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Unformatted text preview: CHAPTER 5 ANSWERS TO QUESTIONS 1. a. The difference between implied and book value is the total difference between the value of the subsidiary in total, as implied by the acquisition cost of an investment in that subsidiary, and the book value of the subsidiarys equity on the date of the acquisition (note that equity is the same as net assets). b. The excess of implied value over fair value, or Goodwill, is the excess of the value of the subsidiary, as implied by the amount paid by the parent, over the fair value of the identifiable net assets of that subsidiary on the date of acquisition. c. The excess of fair value over implied value is the excess of the fair value of the identifiable net assets of a subsidiary (all assets other than goodwill minus liabilities) on the acquisition date over the value of the subsidiary as implied by the amount paid by the parent. This may be referred to as a bargain acquisition. d. An excess of book value over fair value describes a situation where some (or all) of the subsidiarys assets need to be written down rather than up (or liabilities need to be increased, or both). It does not, however, tell us whether the acquisition results in the recording of goodwill or an ordinary gain (in a bargain acquisition). That determination depends on the comparison of fair value of identifiable net assets and the implied value (purchase price divided by percentage acquired), referred to in parts (b) and (c) above. 2. The difference between implied and book value and the Goodwill are a part of the cost of an investment and are included in the amount recorded in the investment account. Although not recorded separately in the records of the parent company, these amounts must be known in order to prepare the consolidated financial statements. 3. In allocating the difference between implied and book value to specific assets of a less than wholly owned subsidiary, the difference between the fair value and book value of each asset on the date of acquisition is reflected by adjusting each asset upward or downward to fair value (marked to market) in its entirety, regardless of the percentage acquired by the parent company. 4. If the parents share of the fair value exceeds the cost, then the entire fair value similarly exceeds the implied value of the subsidiary. This constitutes a bargain acquisition, and under proposed GAAP (ED No. 1204-001), the excess is recorded as an ordinary gain in the period of the acquisition. Past GAAP (APB Opinion No. 16) differed in that it provided that the excess of fair value over cost should be allocated to reduce proportionally the values assigned to noncurrent assets with certain exceptions. If such noncurrent assets were reduced to zero (or to the noncontrolling percentage, if there was one) by this allocation, any remaining excess was recorded as an extraordinary gain....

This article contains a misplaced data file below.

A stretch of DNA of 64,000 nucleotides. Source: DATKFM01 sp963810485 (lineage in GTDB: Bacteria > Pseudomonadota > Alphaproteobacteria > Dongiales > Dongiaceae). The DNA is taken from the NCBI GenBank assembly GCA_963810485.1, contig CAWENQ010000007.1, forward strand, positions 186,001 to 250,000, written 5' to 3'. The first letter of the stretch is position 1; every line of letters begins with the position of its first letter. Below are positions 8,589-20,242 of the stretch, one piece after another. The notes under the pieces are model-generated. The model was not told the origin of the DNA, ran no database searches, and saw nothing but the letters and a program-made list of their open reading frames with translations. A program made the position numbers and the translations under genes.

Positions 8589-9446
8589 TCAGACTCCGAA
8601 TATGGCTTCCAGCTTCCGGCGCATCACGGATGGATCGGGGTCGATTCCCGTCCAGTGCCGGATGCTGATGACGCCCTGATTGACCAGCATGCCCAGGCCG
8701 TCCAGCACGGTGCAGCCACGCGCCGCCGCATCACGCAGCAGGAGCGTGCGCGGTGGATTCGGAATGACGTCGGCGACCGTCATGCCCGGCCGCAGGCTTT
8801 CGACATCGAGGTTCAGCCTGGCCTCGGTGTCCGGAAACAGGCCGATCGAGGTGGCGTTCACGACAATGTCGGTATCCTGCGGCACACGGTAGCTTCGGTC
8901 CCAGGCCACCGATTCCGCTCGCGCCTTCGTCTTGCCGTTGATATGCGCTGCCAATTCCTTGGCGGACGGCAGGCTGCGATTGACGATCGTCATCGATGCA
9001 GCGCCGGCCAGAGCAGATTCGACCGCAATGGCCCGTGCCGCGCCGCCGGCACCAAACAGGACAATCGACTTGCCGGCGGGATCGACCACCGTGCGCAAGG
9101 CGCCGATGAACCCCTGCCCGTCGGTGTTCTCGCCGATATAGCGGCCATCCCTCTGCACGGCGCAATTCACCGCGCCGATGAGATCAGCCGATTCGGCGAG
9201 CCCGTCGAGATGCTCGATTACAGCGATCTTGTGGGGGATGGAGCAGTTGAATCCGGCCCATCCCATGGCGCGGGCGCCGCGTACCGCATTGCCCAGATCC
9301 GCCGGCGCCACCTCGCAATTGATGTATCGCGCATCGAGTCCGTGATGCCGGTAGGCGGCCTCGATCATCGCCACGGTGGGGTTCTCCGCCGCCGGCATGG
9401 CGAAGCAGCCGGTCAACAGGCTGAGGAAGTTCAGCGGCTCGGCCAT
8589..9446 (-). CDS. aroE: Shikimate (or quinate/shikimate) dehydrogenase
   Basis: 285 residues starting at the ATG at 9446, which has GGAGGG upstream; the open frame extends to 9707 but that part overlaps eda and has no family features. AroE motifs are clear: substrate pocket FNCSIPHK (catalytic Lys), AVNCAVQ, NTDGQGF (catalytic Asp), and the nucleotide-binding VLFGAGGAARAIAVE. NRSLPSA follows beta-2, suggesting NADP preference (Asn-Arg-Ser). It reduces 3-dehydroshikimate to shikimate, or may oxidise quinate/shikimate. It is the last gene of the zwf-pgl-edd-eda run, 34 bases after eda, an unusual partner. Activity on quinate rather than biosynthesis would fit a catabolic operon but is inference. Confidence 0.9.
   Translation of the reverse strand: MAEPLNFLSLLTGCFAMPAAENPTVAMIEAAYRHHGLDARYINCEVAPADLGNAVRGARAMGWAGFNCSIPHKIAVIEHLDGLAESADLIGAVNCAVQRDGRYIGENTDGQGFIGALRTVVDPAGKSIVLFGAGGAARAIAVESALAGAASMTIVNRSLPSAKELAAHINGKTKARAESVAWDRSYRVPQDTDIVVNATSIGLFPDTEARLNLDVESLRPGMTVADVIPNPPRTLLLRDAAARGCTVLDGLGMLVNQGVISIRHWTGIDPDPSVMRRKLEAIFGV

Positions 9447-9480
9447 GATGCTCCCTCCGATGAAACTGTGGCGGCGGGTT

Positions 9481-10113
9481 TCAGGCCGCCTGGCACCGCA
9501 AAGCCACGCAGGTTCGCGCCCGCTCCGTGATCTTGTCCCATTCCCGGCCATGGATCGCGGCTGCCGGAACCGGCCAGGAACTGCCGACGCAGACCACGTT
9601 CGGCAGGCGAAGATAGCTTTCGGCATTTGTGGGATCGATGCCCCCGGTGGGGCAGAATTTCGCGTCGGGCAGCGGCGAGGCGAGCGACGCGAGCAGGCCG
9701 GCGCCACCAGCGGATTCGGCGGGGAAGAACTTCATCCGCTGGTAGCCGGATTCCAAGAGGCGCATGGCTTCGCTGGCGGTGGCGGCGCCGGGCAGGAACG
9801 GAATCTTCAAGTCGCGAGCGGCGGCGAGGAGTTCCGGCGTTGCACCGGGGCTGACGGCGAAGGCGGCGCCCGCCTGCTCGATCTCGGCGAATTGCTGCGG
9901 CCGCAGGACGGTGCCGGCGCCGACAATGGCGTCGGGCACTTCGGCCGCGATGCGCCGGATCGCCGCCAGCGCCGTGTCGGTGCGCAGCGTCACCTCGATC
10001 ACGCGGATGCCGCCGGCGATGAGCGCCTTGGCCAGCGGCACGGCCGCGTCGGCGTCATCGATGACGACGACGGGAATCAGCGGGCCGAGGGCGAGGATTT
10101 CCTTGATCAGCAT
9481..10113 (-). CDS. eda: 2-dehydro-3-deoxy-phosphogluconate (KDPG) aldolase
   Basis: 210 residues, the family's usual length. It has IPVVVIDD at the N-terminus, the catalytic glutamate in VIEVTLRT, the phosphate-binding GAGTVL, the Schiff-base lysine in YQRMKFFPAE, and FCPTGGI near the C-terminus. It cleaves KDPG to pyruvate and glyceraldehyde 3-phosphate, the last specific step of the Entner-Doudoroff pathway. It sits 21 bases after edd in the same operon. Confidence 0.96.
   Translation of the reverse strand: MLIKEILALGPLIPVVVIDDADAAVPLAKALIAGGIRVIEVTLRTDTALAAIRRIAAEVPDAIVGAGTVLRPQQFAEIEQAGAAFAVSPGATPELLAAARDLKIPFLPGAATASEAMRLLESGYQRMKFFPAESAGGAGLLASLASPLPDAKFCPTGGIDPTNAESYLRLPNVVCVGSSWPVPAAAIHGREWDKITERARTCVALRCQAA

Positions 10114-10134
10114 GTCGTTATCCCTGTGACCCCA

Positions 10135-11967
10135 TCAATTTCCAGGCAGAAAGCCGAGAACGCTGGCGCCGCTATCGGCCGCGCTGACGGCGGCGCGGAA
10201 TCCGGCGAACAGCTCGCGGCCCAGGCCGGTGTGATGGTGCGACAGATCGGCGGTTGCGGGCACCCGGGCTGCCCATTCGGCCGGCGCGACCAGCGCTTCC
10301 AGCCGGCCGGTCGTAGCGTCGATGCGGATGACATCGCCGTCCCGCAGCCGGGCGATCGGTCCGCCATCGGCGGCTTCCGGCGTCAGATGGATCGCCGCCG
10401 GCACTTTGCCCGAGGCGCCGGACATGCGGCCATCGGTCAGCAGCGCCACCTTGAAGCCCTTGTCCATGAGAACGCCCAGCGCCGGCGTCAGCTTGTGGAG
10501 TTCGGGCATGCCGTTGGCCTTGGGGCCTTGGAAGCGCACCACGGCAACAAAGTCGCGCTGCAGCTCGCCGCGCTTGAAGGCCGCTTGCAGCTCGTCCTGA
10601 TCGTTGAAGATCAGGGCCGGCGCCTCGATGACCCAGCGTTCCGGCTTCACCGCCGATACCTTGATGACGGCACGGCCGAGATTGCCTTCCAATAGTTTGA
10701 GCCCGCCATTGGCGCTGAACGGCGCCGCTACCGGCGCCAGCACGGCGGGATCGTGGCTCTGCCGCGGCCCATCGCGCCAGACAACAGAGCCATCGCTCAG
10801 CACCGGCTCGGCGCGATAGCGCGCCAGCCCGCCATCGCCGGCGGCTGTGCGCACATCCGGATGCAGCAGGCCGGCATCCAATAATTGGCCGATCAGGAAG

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This note was uploaded on 01/06/2012 for the course ACCT 501 taught by Professor Jerris during the Fall '11 term at S.F. State.
- Fall '11
- The Land